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Guest blog from David Lefkowich at FreeSight

 

Today’s world is split-second. Whether you’re pitching an idea, selling a product, or presenting last quarter’s results, if you don’t grab your audience’s attention in the first moment, you are beat.

 

The problem is that our focus on speed and split-second sound bites doesn’t allow us time to validate the truth or substance behind the flash or hype of words and striking visualizations. We are conditioning ourselves to focus on the story or on the emotion that the presenter is trying to evoke, and less so on challenging the presented results.

 

In the world of data, this means that amazing visualizations could be based on bad data that presents inaccurate results. Following, this would lead to incorrect conclusions that can negatively impact your business.

 

People who have their hands in the data know this. They know how frequently data errors slip through the cracks and find their way into reporting. It takes a meticulous set of eyes and processes to catch them.

 

If the recent increase in volume of blogs and articles about the value of good data preparation is an indicator (any web search on “data prep” will suffice), it appears that the current buzz in the world of data and BI is shifting from the flash of presentation to how to ensure that the data behind the visualizations and stories are accurate. It seems that all of the BI and data visualization vendors are commenting on and trying to move into the not-so-flashy world of data prep – data cleaning, normalization, etc.

 

Data prep is not easy, and despite claims of ease, agility, and automation, none of today’s (or, likely, tomorrow’s) tools will replace every human link in the chain of data prep. Whether during the manual steps of data entry at the source level or the aggregation and reporting steps at the back end, someone eventually will have to have her or his hands in the data itself, doing some cleanup work or writing scripts or the equivalent to do the data cleanup work.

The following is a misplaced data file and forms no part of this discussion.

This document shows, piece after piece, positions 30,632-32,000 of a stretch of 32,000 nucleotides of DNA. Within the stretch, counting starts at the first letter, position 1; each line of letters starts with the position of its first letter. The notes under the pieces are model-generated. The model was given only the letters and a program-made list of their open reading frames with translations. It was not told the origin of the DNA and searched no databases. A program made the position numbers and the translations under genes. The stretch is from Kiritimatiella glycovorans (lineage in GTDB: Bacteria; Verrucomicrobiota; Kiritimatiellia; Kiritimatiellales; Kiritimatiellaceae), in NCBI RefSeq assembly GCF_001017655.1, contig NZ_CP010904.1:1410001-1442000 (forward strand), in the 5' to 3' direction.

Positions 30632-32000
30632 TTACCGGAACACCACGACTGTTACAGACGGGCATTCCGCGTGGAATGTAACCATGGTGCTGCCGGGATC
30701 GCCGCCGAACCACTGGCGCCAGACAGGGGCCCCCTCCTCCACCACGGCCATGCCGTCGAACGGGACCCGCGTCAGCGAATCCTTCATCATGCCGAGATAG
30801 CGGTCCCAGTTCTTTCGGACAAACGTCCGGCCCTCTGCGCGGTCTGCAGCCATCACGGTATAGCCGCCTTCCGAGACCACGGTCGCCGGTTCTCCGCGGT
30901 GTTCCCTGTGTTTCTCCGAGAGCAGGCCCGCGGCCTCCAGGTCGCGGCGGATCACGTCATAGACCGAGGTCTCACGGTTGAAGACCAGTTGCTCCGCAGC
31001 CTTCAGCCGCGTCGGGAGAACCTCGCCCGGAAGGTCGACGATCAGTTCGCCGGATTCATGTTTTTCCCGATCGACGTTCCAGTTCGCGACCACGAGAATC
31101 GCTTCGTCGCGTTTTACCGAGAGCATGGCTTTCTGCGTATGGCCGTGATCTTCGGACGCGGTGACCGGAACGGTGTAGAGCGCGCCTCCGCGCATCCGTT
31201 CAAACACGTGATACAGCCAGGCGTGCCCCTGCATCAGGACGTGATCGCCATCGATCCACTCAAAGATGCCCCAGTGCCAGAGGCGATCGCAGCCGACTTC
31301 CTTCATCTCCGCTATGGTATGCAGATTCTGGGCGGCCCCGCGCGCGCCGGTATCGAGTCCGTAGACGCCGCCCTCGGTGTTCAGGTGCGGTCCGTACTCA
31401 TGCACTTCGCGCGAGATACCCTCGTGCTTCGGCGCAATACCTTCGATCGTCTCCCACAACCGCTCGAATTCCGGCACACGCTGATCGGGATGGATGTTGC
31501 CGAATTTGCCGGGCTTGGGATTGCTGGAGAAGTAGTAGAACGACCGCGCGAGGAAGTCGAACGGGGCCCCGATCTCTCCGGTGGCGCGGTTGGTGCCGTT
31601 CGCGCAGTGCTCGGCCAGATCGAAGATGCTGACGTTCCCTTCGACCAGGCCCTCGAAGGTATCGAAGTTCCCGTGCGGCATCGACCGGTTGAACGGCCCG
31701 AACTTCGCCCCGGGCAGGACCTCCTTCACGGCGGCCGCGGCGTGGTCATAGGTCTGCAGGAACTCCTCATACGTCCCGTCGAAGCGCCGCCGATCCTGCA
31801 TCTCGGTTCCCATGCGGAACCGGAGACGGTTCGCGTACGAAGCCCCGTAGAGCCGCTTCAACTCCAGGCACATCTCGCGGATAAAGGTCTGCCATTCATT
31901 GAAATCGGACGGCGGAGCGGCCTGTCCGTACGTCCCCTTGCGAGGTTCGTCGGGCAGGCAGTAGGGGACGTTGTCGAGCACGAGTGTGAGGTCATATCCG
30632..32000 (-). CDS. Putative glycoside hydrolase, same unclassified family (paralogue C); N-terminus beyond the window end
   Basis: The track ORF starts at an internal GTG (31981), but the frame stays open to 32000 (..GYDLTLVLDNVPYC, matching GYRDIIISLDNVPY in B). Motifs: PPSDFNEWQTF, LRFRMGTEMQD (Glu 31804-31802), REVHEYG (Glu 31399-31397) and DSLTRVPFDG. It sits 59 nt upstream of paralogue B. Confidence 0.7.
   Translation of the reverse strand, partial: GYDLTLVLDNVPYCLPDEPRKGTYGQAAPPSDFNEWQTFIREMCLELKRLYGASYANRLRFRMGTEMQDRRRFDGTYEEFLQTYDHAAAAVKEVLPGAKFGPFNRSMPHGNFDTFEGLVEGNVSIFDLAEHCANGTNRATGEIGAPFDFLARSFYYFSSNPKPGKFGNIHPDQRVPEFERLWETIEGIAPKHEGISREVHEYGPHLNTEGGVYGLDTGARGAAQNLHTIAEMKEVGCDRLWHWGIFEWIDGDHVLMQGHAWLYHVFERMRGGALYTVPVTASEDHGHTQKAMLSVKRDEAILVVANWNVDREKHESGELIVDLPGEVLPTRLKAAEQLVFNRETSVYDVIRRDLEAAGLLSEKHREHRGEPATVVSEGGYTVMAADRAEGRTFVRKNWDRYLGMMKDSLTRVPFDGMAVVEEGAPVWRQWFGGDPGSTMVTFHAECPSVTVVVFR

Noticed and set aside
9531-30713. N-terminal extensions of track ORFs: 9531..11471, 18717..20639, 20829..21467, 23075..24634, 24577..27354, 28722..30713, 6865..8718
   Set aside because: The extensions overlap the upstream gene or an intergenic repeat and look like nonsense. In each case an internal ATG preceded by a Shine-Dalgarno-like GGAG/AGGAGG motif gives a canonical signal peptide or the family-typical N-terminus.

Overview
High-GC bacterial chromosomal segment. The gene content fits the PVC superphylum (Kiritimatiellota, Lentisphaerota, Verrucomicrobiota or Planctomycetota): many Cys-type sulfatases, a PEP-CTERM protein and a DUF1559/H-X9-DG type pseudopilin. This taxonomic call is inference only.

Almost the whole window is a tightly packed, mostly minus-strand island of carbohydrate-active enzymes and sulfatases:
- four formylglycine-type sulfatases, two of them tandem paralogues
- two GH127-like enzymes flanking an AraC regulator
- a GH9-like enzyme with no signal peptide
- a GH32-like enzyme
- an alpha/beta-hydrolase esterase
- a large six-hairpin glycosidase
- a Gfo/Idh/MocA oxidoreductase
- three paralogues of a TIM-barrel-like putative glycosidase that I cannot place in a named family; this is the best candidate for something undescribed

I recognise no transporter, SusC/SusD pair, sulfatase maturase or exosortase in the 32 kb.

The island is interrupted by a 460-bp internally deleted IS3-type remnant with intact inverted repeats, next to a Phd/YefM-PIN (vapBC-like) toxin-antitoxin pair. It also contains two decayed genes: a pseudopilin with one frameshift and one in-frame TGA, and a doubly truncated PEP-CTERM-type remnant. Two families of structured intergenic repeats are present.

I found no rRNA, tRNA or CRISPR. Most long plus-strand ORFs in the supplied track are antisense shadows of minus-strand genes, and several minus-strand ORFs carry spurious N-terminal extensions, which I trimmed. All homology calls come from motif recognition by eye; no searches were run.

We recognize this, and so descriptive words like “self-service” are now in almost all vendors’ marketing materials.

 

Data prep is not an easy nut to crack. However, here are four suggestions that might help you address the issues that can arise as you shift your focus to data prep:

 

Appropriate resources: Recognize that ensuring data accuracy is critical to your business and that it doesn’t happen by itself. Therefore, it is essential that you provide appropriate resources in personnel and data prep tools to do it. Current visualization tools and other means to report the data are fabulous, but first you have to make sure that the data is accurate.

 

Accessible tools:  Keep in mind who on your staff will be doing the actual “hands-in-the-data” work or reporting. What level of technical proficiency is required to use the data prep tool(s) you select?  Ensure that you find a tool or set of tools that is easy to install, access, learn, and use. Otherwise, it simply won’t be used and people will default to what they already know, even if it’s slower, manual or more error prone.

 

Transparency: Make sure that there is appropriate governance, transparency, and auditability within the tool(s) or your process. At any time, you (or your data prep tools) need to be able to answer, with exact precision, the question, “What, exactly, is this number and how did it get here?”

 

Cost: On the extreme end, the value of having accurate data in your reporting is most obvious when you get caught with the impact of having presented inaccurate data. However, that’s a difficult ROI metric to present in the hypothetical. Easier and more palatable measures of ROI are the amount of time saved and number of data errors found and fixed when using a tool to simplify or automate your data cleaning and data prep tasks. Ask your vendor to work with you on a trial so that you can compare the cost/time of doing a task manually (or with your current tool) with the cost/time of doing it with the tool you are considering.

  

David Lefkowich is the VP Sales and Marketing for FreeSight Software, a data integration, cleaning, analysis and reporting tool. (www.freesightweb.com)

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Comment by Akira Oyama on October 2, 2015 at 6:03am

Agree.  Getting a good data requires lots of work (often tedious) and knowledge.  A person has to know the different data sources to pull accurate/clean data.  This may involves going outside of what's available in a corporate data warehouse.  Also, a data field is often populated with incorrect information.  Unless a person has the extensive industry experiences, he/she fail to question the integrity of data as he/she does not know any better.  As you said many companies claims of ease, agility, and automation, none of today’s (or, likely, tomorrow’s) tools will replace every human link in the chain of data prep.  I cannot agree more.  We cannot easily replace the deep industry experiences/knowledge required to do a good data preparation with a simple software tool. 

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